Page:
Judges pressed to pay more attention to rights of crime victims
Listen to the victim in court. Make him or her part of the judicial process. Help provide legal and other aid to those who have been physically or emotionally harmed. See that the victim has sufficient fiscal resources. Provide for restitution or compensation for what has been lost. Treat him with respect.
But most of all - listen.
This, essentially, is the message that US judges are getting from advocates of victims' rights, government spokesmen, lawyers, social workers, fellow members of the judiciary - and victims of violent crime themselves.
More than 100 judges serving on the bench in the nation's municipal and state courts, representing all 50 states, heard these pleas from colleagues and others at a unique conclave on victims' rights held this week here at the National Judicial College (NJC) in Reno.
The judges were charged to share innovative ways they were dealing with the oft-forgotten and sometimes maligned victim in criminal trials.
They heard victims tell how they had lost their dignity and resources as the result of an insenstitve court process after surviving brutal attack.
For example, a southern California storekeeper lost his business after he was held up and shot. Medical and lawyers' bills forced his family to move in with relatives. This happened several years ago, and he is still in debt.
A Maryland librarian - a wife and mother - who was held at gunpoint, sexually assaulted, and kidnapped, said she was made to feel that she was the criminal. Her assailant, after a long, drawn-out pretrial procedure, was eventually brought to court and sentenced to life imprisonment. But for a year, she was subjected to painful reliving of the experience in court, overt threats by the defense, and personal harassment.
''I wouldn't encourage anybody to go through the court system,'' Geraldine Strong, this victim, boldly told the judges in attendance.
Others had similar tales: a mother who saw her four sons murdered before her eyes; a grandmother whose young granddaughter was molested and killed; another mother whose daughter was hit and killed by a car driven by a drunk who had a long record of driving under the influence.
All made the same point: In police investigations and the court process, the accused was accorded more rights, more courtesies, than the victim. In many cases, the state paid for the defendant's trial, while the victim or survivor bore heavy financial costs and losses.
Here, the judges were a captive audience. They did listen - some with somber exprsssions, some with tears in their eyes.
Judge V. Robert Payant, associate dean of the NJC, charged his colleagues: ''You need to address the rights of victims. You can resist, or you can lead the change.''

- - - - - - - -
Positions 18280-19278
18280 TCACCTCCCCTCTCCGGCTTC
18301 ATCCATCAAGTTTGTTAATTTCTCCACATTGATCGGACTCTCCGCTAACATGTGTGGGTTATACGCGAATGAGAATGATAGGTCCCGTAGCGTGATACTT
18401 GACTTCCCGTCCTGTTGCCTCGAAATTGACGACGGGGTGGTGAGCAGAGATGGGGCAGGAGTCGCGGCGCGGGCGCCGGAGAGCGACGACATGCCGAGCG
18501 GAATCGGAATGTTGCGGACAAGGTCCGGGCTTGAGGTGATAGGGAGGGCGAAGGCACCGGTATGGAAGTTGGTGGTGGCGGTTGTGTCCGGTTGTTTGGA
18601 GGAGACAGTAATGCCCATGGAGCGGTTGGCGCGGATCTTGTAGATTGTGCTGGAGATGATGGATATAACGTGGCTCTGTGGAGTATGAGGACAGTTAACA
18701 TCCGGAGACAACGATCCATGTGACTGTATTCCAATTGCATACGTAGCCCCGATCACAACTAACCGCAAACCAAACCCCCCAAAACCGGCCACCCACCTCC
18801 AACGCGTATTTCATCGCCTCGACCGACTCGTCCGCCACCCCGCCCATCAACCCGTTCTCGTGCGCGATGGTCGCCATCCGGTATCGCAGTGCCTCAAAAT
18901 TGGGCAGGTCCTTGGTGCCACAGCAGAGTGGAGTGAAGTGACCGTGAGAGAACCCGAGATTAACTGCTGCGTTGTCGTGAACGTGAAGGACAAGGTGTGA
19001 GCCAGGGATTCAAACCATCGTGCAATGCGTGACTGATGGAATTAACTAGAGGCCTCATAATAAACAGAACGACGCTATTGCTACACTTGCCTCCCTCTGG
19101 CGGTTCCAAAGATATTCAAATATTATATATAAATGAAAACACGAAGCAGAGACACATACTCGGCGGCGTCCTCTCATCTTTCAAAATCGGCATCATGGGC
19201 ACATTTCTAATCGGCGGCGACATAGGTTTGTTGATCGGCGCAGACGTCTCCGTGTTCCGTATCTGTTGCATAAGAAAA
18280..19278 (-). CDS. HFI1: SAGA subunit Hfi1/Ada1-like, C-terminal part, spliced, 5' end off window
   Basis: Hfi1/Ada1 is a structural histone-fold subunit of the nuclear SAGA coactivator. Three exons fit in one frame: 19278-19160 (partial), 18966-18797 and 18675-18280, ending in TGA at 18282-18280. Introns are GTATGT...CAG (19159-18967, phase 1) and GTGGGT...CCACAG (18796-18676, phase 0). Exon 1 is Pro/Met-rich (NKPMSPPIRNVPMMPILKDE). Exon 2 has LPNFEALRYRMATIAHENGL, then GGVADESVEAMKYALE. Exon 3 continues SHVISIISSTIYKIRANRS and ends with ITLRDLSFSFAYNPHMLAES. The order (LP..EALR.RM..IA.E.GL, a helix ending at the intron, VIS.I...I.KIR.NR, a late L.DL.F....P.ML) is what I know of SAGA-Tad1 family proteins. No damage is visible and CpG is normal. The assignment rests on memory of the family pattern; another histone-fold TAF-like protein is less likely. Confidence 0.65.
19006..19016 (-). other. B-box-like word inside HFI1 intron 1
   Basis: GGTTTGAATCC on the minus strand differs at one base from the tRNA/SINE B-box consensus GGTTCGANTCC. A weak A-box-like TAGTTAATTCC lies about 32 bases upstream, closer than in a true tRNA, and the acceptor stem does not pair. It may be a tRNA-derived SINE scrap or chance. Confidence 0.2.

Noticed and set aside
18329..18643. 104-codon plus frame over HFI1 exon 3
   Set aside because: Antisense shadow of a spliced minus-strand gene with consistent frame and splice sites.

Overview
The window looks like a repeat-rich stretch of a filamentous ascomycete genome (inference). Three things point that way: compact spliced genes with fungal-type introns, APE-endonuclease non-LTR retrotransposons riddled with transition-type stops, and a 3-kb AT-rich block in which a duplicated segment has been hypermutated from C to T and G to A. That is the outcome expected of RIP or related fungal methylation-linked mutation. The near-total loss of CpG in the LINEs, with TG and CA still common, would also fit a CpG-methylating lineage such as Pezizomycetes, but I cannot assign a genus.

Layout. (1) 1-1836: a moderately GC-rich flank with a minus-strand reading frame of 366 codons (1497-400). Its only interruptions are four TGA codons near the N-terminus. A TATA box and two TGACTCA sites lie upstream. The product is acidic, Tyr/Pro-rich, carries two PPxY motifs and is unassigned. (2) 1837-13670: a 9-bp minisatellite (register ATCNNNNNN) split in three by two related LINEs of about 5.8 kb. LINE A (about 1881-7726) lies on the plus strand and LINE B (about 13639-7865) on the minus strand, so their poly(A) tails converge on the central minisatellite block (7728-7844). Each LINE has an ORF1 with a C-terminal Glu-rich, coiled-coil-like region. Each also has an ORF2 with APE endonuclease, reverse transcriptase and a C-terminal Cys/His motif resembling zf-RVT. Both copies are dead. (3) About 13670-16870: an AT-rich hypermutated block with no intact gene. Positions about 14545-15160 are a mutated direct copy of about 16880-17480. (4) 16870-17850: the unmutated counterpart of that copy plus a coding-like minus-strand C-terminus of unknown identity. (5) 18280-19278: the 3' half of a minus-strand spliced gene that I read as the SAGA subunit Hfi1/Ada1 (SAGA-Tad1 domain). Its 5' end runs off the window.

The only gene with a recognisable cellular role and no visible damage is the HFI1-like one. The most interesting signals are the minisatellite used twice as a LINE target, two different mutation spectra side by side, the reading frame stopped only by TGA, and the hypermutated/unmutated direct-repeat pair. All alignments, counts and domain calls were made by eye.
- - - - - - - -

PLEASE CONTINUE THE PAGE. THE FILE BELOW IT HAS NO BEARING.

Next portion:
Judge Florence K. Murray of Rhode Island's State Supreme Court said that the idea of compensation for victims is coming of age in many states.
She also cited Warren Burger, chief justice of the United States, who in a recent Supreme Court decision held for the first time that ''courts may not ignore the rights of victims.''
Assistant US attorney Lois Haight Herrington called the treatment of victims in the US criminal justice system ''a national scandal.'' Mrs. Herrington heads President Reagan's Task Force on the Victims of Crime. She said that the majority of more than 1,000 victims interviewed by the task force said they would not cooperate with the police and courts if they had it to do over again.
Many judges here cited trial delays, often for several years, as a cause of much anguish and expense for victims. Many had to relive their ordeals over and over again during countless pretrial hearings. Some states, among them Arizona, have made significant progress in cutting the time between arrest and prosecution.
Judges also urged victim assistance programs, including explanation of the judicial process, and participation by victims in all phases of the judicial process - from plea bargaining to sentencing.
Many said that their principal role as jurists would be to return to their home communities and sensitize other judges to the plight of victims.
''We are determined to do something about the problem, and to spread the word ,'' said Judge Ernest S. Hayeck, presiding judge of the Central Distict Court in Worcester, Mass.
Judge Hayeck was a prime mover of this judicial conclave here. He says the National Judicial College plans a followup conference on victims' right a year from now. Other judges urged regional conclaves on this subject to educate more of the judiciary to the scope of the problem and to get them to take a leadership role in addressing it.